The Big E

Deoxyribonucleic Acid (DNA)


DNA, as we understand it today, was discovered by James Watson and Francis Crick in 1953. As our understanding of this magnificent code grows, so does our amazement! Check out some of the science behind DNA.

A Wave-Top Description of DNA


DNA works much like computer code. It is a language in and of itself that contains the "blue prints" for the constructing and functioning of all known living organisms. Unlike computer code that uses only two variables (1's and 0's), DNA has 4 (A,T.C and G). Though we do not know everything about DNA, it's main function is to instruct Amino Acids in the construction of Proteins. By itself, DNA is useless, just like a book without anyone to read it. It takes an external entity to perform what the code tells it to.

Some Geek-Speak


To help us understand how DNA works, let's take a quick look at the basic function of binary code, or how computers work at their simplest level: Using only 1's and 0's (bits), computers read the code and present an image or perform a function based off the code. Look at the table to the below:


0=No,  1=Yes

Here, we can see how a 4-bit computer code creates numbers

   1.Starting from the left, read each bit. If it's a "0", its value is 0,

   2.The first bit is a "0". Assign that bit a value of "0". Then, continue reading,

   3.Another "0". Assign it the value of "0" and continue reading,

   4.Here is a "1". Here, move up and find its value: "2",

   5.Continue to the final bit. Another "1". Again, move up to find it's value "1",

   6.Now, add the four values that you just found: 0+0+2+1,

   7.Your answer is 3.

How would you write five in binary code?

So, by using billions of 1's and 0's, computers can perform all sorts of functions as we see today. Unlike DNA, however, computers only have two options (0 and 1). DNA has 4 (A,T, C and G). Obviously, DNA is already much more complex.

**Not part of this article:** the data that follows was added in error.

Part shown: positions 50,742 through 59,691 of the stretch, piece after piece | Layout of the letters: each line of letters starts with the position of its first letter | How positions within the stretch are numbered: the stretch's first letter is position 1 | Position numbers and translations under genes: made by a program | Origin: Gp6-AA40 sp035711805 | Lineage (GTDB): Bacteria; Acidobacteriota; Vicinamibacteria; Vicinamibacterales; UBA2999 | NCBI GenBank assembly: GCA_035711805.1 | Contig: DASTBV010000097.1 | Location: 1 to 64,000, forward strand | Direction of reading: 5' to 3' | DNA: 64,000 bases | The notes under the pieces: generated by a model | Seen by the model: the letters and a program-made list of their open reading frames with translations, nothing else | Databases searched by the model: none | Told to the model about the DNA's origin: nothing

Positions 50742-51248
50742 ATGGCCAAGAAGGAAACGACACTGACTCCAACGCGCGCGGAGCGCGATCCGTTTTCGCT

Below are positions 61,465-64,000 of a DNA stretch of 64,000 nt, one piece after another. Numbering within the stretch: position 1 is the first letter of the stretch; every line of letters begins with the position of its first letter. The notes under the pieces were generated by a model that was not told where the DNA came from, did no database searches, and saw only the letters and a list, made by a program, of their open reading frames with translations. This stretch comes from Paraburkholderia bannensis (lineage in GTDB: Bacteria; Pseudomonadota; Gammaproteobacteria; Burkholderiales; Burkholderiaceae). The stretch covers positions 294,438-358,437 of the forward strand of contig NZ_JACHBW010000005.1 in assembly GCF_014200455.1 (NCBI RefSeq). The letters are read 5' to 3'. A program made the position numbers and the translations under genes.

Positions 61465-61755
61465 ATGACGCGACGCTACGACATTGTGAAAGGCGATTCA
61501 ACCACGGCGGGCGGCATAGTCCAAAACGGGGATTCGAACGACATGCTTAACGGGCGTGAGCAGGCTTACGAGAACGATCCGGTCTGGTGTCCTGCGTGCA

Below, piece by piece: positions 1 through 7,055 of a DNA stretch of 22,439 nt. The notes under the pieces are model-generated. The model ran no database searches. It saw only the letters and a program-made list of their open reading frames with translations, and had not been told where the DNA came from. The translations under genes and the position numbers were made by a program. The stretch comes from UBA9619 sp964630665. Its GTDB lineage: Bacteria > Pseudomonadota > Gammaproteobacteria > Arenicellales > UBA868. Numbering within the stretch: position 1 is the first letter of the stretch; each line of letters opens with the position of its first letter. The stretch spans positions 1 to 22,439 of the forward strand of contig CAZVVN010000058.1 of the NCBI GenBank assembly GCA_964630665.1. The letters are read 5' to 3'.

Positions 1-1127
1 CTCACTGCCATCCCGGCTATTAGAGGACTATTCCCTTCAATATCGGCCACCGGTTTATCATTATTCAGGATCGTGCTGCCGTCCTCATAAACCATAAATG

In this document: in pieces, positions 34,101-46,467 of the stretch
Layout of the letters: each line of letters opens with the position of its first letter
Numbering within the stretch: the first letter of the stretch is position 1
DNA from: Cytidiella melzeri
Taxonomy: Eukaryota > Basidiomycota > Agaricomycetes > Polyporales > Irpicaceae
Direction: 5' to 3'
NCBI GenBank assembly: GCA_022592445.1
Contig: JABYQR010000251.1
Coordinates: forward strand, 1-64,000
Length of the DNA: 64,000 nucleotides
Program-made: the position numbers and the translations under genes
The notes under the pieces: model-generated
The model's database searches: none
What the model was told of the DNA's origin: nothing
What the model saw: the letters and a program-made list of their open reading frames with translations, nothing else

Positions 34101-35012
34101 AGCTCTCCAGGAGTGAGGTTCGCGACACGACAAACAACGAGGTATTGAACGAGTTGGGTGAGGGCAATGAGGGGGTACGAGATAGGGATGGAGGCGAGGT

“DNA is like a computer program but far, far more advanced than any software ever created.” – Bill Gates


                = "D"

Bill Gates' sentence in binary:

For binary code to create Gate's sentece, it takes a total of 856 perfectly arranged “1”s and “0”s

Knowing this, if I told you that I found this code arranged in that order in my binary-bit cereal, would you believe me? Would it even be possible?


Amazing DNA Facts



  • DNA is found inside every cell in our body (apart from red blood cells).
  • Each cell contains roughly 6 feet of DNA.

  • Humans have roughly 100,000,000,000,000 (100 trillion cells).
  • If you unraveled all of your DNA from all of your cells and laid out the DNA end to end, the strand would stretch from the Earth to the Sun hundreds of times (the sun is approximately 98 million miles away from Earth).
  • You could fit 25,000 strands of DNA side by side in the width of a single adult hair.
  • There are approximately 3 billion (3,000,000,000) chemical letters (otherwise known as bases) in the DNA code in every cell in your body.
  • This is a massive amount of information. It would fill 200 yellow pages in small type font.
  • If you tried typing the whole genetic code out (typing at 200 letters per minute) it would take 29 years (without taking any breaks!).

How Much Data does DNA Contain?



A teaspoon of DNA, according to molecular biologist Michael Denton, could contain all the information needed to build the proteins for all the species of organisms that have ever lived on the earth, and "there would still be enough room left for all the information in every book ever written" ( Evolution: A Theory in Crisis , 1996, p. 334).

Everyone agrees that computer code could in no way find itself arranged by chance. How then can DNA, a superiorly more complex code, be thought to have simply evolved?

Even the simplest of cells is vastly complex. If you were to take the DNA strand found inside the E-Coli cell (pictured right) and magnify it to the size of a clothes line, it would stretch over 6 miles in length. Could this be the "simple" cell that arose from the primordial soup and started all life?

“I will praise thee; for I am fearfully and wonderfully made: marvellous are thy works; and that my soul knoweth right well.  Psalms 139:14

wonderfully made: Hebrew word palah


1: to be distinct, be separated,. be distinguished

2: to be wonderful

 "fearfully" Hebrew word yare'


1: to cause astonishment and awe, to be in awe

2: to inspire reverence or godly fear and awe


marvelous: Hebrew word pala'


to be marvelous, be wonderful, be surpassing, be extraordinary, separated by distinguishing action

1: to be beyond one's power, be difficult to do

2: to be difficult to understand

3: to be wonderful, be extraordinary

David recorded these words approximately 3,000 years ago, yet we are still discovering just how marvelously constructed we actually are.

Hebrew references and definitions found at